Advances in Polymer Technology

Advances in Polymer Technology / 2020 / Article

Research Article | Open Access

Volume 2020 |Article ID 4097414 | https://doi.org/10.1155/2020/4097414

Alena Capíková, Daniela Tesařová, Josef Hlavaty, Adam Ekielski, Pawan Kumar Mishra, "GC-FID and Olfactometry-Assisted Assessment of Odors from Polymeric Foams under Normal and Repeated-Use Conditions", Advances in Polymer Technology, vol. 2020, Article ID 4097414, 9 pages, 2020. https://doi.org/10.1155/2020/4097414

GC-FID and Olfactometry-Assisted Assessment of Odors from Polymeric Foams under Normal and Repeated-Use Conditions

Academic Editor: Gyorgy Szekely
Received25 Jun 2020
Revised09 Oct 2020
Accepted21 Oct 2020
Published09 Nov 2020

Abstract

Polymeric foams are the primary components of upholstered furniture, and their emissions play a decisive role in the acceptability of the final furniture product. This study is focused on passive emissions and odors from commercial foams under normal and repeated-use conditions. Six different types of foams, viz., highly elastic foam K5040, standard PU foam N5063, bonded polyurethane foam R100, viscoelastic foam V5020, self-extinguishing foam KF5560, and foam rubber, were used. The samples were collected at the intervals of 72 hours and 672 hours (28 days) to identify the odors due to chemical reactions in the material or slowly released due to its porous structure. Additionally, repeated-use studies were done to understand the effect of prolonged usage/natural ageing on emitted odors from the foams. The samples were tested as per ČSN EN 13 725 (2005) and ISO 16000-6 (2011) criteria using GC-FID (gas chromatography-flame ionization detector) and olfactometry. The most unpleasant substance was found to be nonanal, with an average score of -4 (unpleasant). A total of 23 compounds were identified (5 unidentified) using olfactometry; however, only 11 of them were confirmed by GC-FID-based testing. Any new compound or increase in odor intensity was not observed in long-term measurements and simulated repeated-use conditions.

1. Introduction

Odors are gaseous compounds of organic or inorganic origin [1]. The odor is an organoleptic (sensory) property that is perceived by the olfactory organ after inhalation of a specific volume of a substance [2]. Many compounds are recognized by a trigeminal nerve stimulus that causes nose, eye, and throat irritation [3]. In indoor air, many sources can be responsible for different odors (pleasant or unpleasant) like wooden furniture [46], fabrics, composites [7], and finishing materials [8]. A wide range of technologies have also been developed to address this issue [9]. The odors and scents can influence our mood and performance, promote creativity, or improve the quality of sleep [10]. The hedonic phenomenon, which describes the perception of the odor by the individual, also depends on his experiences, memories, attitude to the problem, and mental state (fatigue, irritation, hunger, and nervousness). It is usually described using a scale, wherein the +5 and -5 ratings represent an extremely pleasant and extremely unpleasant feeling, respectively. The fragrances of strawberries and apples are classified as about +3, and the odor of urine, fertilizer, and dead animals are described with a value between -3 and -4 [11]. The effects of odorous substances do not directly threaten the health of human beings, but they negatively affect the psychological and physical well-being of human beings. Odors are closely related to VOCs (volatile organic compounds), which affect the health of an individual [12]. Brain reaction studies, EEG (electroencephalogram), and ERP (event-related potentials) suggest that VOCs and VVOCs (very volatile organic compounds) present in the ambient air at subliminal concentrations may affect the nervous system without our knowledge [13]. Odor sensitivity was also suggested to be associated with migraines, poor sleep, and intolerance of certain foods (dairy products) [14]. In a previous study using the GC-MS-O method on four viscoelastic foams (PU, polyurethane), assessing which type of odor (fruity, burnt, ammonia, and others) is due to which chemical compound was tried, and no long-term and repeated-use scenarios were tested [15, 16].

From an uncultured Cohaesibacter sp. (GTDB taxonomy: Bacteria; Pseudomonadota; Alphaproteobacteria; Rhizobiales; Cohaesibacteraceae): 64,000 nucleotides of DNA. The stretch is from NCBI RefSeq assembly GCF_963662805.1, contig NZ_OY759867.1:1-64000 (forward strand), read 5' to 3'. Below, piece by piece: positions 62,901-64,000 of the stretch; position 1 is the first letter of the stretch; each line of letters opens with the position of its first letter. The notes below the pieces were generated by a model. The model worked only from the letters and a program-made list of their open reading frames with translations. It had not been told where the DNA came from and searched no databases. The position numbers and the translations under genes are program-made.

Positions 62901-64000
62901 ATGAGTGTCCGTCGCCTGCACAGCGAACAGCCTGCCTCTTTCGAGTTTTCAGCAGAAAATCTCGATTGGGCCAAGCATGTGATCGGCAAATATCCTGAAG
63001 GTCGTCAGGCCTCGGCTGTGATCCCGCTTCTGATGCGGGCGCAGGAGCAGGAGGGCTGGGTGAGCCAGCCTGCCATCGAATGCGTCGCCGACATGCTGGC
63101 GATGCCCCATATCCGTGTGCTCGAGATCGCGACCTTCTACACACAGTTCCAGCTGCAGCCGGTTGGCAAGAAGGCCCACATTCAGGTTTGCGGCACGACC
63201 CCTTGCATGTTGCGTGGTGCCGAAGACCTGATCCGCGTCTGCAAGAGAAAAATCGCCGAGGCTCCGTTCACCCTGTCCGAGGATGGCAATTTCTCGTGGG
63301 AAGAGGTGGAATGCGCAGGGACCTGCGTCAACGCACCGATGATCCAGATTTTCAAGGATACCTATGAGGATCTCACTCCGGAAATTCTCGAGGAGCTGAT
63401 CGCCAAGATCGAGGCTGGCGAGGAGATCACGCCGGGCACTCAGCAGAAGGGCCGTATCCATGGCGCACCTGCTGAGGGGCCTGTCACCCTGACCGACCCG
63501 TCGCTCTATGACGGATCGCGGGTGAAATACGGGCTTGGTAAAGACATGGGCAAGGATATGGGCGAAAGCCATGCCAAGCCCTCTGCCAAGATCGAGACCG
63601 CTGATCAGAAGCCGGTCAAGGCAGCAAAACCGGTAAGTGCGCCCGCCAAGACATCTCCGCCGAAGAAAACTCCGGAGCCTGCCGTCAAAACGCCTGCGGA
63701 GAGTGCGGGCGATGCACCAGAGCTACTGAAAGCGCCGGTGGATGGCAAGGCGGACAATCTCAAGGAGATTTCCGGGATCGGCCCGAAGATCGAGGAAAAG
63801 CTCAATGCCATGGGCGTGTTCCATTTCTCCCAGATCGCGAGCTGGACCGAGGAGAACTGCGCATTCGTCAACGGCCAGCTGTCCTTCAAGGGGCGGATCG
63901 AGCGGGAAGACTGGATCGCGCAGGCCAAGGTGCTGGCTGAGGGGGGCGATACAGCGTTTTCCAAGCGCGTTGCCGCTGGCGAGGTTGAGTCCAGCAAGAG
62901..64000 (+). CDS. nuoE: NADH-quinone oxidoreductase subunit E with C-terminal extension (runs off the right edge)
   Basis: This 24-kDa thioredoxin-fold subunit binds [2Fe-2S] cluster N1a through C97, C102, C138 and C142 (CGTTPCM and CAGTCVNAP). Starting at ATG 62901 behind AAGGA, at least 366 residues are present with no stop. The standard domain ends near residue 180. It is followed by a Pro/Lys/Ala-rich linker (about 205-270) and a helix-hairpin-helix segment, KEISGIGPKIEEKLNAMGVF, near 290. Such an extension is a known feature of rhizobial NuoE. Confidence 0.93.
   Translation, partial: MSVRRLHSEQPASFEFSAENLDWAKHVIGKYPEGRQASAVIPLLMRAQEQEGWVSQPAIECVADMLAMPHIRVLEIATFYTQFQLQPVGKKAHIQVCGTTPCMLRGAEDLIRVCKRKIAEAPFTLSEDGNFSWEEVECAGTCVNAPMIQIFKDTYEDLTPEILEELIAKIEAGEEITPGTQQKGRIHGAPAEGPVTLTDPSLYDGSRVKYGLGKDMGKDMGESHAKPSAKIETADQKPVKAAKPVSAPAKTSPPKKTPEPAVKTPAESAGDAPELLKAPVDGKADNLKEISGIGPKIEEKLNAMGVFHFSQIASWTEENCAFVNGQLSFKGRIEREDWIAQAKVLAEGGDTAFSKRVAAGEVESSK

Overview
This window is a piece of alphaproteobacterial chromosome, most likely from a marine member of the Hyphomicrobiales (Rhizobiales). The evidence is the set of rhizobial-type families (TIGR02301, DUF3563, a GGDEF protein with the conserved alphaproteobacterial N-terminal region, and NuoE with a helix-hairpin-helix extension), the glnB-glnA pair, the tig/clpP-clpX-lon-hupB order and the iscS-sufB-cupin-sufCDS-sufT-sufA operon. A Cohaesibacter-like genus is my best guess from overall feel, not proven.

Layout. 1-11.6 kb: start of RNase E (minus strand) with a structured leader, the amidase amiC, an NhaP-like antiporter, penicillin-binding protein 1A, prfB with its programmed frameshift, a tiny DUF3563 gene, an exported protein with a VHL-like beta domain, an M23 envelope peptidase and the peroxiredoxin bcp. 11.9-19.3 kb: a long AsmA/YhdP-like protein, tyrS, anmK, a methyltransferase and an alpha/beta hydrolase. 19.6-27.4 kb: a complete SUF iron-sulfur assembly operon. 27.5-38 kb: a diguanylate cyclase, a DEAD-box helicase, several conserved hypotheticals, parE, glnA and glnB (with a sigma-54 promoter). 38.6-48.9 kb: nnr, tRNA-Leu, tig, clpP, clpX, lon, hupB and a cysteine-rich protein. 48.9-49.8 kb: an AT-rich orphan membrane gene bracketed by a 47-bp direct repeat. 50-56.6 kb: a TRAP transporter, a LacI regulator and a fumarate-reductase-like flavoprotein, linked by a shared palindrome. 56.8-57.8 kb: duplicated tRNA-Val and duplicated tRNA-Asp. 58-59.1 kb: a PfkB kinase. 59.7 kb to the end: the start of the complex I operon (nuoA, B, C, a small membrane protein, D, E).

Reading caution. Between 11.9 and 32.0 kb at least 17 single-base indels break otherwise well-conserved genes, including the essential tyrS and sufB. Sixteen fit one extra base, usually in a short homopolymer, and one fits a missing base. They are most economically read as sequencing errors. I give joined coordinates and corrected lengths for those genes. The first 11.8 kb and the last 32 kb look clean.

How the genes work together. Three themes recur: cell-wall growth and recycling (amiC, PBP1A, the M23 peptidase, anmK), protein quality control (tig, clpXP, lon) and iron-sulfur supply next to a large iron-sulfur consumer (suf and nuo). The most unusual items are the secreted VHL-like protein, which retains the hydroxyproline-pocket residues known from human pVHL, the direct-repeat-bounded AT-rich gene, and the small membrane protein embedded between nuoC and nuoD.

Upholstered furniture is typical of modern houses and constitutes an essential part of the indoor environment. Therefore, odors from upholstered furniture due to primary and secondary emissions have been studied widely [15]. The issue of odors can also be addressed at the manufacturing stage, using novel blowing agents and additives [1721] or using the masking agent [12, 22]. Additionally, at later stages, air purification and other technologies can be utilized.

Furthermore, in the context of secondary emissions (due to porous nature and chemical reactions), long-term testing and repeated use are crucial. In this study, six commonly used foams in upholstered furniture (commercially available) were characterized for their characteristic odors and repeated-use-driven mechanical stress to understand their impact on odor quality. Measurements were done at the intervals of 72 and 672 hours (28 days). This study adds the important data (otherwise missing) on passive emission caused by long-term use-induced mechanical stress. Long-term measurements (28 days) were done to differentiate the primary emissions (physically released compounds present in new products) and secondary emissions (compounds produced by a chemical reaction in a product and are released gradually due to the mechanical stress).

2. Materials

The parameters of samples tested for assessment and identification of odor content can be found in Table 1. The size of the measured sample was , .